New York ended its ban on professional mixed martial arts — the last hold-out in the nation — opening the cages for major fights in its big venues and lower-level scraps across the state.
Gov. Andrew Cuomo praised the move as a boost to the state economy as he signed the law Thursday at Madison Square Garden, ringed by Ultimate Fighting Championship ex-champions Ronda Rousey and Chris Weidman, a Long Island native.
"Madison Square Garden is the international icon for great sports events," Cuomo said. "The economics that go along with the sport are undeniable."
The UFC, the sport's largest promotion, which broadcasts shows on Fox television and major events on pay-per-view, announced plans at the signing to hold its first New York show Nov. 12 at the Garden.
The law doesn't take effect until September, giving the New York State Athletic Commission time to add two members, adopt regulations, train staff and begin licensing promoters, trainers and fighters.
The sport's violence drew opposition from some lawmakers and proposals from others to better protect fighters, who wear small gloves and engage in a combination of kickboxing, wrestling and jiu-jitsu, often inside a cage or other enclosure.
Provisions added to the law raise the insurance required to $50,000 for fighter injuries, a $50,000 death benefit and $1 million for life-threatening brain injuries, and it authorizes the state to study potential funding mechanisms for long-term care of fighters who develop degenerative brain conditions. It's also designed to bring the amateur sport, which has grown unregulated across the state, under state-authorized supervision.
UFC lobbied hard for years to convince state politicians to legalize it, bringing marquee fighters like Jon Jones and Rousey to Albany's Capitol. Meanwhile, Rousey became a model and action film star with an entourage. Jones, a native of upstate New York, is widely regarded as the best fighter, pound for pound, on the planet.
There are many lesser-known fighters training in New York who expect now to make some money in the last state where pro fights were banned.
"I believe there will be packed houses," said Liam McGeary, an English expatriate who lives in Brooklyn and is the professionally unbeaten light heavyweight champion for Bellator.
"There's a lot of fight fans over here who don't get to experience the fight shows we do over on the West Coast," said McGeary, who has fought in California and other states. He predicted many local fans, as well as others from England, will turn out to New York venues.
Bellator's principal owner is New York-based Viacom, whose Spike TV broadcasts the fights to 150 countries.
Promotion President Scott Coker said they put on 16 cards last year, plan to do 29 this year and are averaging 1.2 million viewers per show. "We're building our roster every month. We're going after some of the big free agents. We're building some fighters from the ground up," he said.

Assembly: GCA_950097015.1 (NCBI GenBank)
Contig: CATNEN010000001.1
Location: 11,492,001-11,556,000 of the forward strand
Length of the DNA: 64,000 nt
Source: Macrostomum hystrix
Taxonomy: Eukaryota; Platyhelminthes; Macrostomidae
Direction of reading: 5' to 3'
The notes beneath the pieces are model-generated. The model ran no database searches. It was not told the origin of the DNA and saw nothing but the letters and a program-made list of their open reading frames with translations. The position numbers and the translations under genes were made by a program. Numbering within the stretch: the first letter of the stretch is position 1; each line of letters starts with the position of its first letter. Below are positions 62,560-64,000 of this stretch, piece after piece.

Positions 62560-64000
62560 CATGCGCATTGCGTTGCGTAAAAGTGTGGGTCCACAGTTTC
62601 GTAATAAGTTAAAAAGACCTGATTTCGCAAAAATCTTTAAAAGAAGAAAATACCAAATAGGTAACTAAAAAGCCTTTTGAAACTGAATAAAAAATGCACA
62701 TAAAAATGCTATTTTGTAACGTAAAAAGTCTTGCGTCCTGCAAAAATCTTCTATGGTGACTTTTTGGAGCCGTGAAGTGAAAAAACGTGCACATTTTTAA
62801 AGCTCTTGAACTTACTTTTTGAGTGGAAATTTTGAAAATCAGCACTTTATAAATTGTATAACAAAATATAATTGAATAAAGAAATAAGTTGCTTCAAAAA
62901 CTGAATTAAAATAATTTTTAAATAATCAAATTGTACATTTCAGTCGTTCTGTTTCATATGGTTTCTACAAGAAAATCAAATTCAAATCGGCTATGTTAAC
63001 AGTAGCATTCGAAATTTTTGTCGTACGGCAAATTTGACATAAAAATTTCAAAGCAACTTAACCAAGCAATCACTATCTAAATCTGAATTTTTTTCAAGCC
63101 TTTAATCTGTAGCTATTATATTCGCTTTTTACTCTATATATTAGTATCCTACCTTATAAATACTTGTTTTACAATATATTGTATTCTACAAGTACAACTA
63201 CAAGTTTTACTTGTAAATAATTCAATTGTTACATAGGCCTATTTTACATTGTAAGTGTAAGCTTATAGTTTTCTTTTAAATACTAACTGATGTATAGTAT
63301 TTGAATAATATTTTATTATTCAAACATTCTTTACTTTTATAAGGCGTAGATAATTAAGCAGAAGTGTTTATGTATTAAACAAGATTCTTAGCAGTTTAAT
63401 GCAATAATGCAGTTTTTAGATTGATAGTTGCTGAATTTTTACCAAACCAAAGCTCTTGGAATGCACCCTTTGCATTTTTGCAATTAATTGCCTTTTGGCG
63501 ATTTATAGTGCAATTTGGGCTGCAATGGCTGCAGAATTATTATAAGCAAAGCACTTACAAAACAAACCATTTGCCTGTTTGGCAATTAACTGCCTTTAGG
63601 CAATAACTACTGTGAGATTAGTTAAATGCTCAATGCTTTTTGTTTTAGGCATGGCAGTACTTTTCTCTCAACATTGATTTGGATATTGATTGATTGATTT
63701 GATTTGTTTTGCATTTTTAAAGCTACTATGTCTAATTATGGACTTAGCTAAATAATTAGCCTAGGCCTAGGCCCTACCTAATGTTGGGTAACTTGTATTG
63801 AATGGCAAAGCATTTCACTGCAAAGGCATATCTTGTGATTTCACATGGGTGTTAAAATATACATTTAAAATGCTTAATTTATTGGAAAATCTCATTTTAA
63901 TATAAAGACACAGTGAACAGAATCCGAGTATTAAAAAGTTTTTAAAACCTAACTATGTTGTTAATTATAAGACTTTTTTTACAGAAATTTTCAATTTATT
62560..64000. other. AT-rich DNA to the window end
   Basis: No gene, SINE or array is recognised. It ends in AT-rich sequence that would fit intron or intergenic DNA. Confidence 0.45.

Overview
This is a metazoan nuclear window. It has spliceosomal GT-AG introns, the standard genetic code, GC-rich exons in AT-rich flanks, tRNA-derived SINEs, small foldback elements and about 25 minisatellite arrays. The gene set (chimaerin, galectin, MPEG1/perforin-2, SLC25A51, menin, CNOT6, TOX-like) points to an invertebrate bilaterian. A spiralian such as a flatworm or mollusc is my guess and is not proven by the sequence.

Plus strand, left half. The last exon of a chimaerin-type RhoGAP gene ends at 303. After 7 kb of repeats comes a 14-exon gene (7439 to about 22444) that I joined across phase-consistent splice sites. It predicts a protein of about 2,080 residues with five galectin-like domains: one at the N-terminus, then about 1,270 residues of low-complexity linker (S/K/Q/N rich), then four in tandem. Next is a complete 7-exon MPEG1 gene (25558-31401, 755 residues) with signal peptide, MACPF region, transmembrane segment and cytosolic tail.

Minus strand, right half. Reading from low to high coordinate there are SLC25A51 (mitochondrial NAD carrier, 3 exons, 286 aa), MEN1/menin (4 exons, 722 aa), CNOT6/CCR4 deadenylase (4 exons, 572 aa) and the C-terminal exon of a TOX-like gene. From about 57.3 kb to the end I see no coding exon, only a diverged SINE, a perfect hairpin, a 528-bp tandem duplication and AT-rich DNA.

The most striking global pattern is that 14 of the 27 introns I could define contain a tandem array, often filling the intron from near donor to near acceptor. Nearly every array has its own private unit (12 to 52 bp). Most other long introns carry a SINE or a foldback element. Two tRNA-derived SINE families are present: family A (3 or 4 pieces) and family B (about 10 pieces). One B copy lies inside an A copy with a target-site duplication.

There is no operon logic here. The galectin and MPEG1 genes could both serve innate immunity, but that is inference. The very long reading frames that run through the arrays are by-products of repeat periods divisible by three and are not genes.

Among venues they're talking to is Barclays Center in Brooklyn, Coker said. "It'd be a great place to hold our inaugural event there in New York."
UFC Chief Executive Lorenzo Fertitta said they'll hold an upstate event this year and later others across New York. Weidman is already scheduled for a middleweight title rematch in June against Californian Luke Rockhold in Los Angeles.
Bellator is also considering the Garden and other New York venues, including Indian reservation casinos and Buffalo, Coker said.
The governor's office estimated the sport will yield almost $140 million in annual economic activity in New York from gym expansions and about 70 yearly MMA events.
Duff Holmes has a roster of about 20 fighters who train evenings and weekends at his gym in suburban Utica. Former UFC light heavyweight Matt Hamill trained with him.
"The last few years in New York, the highest level amateurs were basically pros," Holmes said. Several of his guys had 15 or 20 amateur fights, while in other states most have only four or five before turning professional. For the New Yorkers, travel would have cost anything they made. The ability to sell hometown tickets could change that math, though the high insurance requirements may keep smaller promoters out of the market, he said.
However, Holmes has at least two fighters, featherweight Eric Mendiola and lightweight Pete San Antonio, who've each fought professionally twice for smaller promotions following long amateur careers. "They're at the level that's going to be noted," he said.
There are a dozen or more amateur promotions in New York, including some that sell tickets to mismatches with barely trained fighters, Holmes said. "That's one good thing that's going to come out of this. They're going to go bye-bye."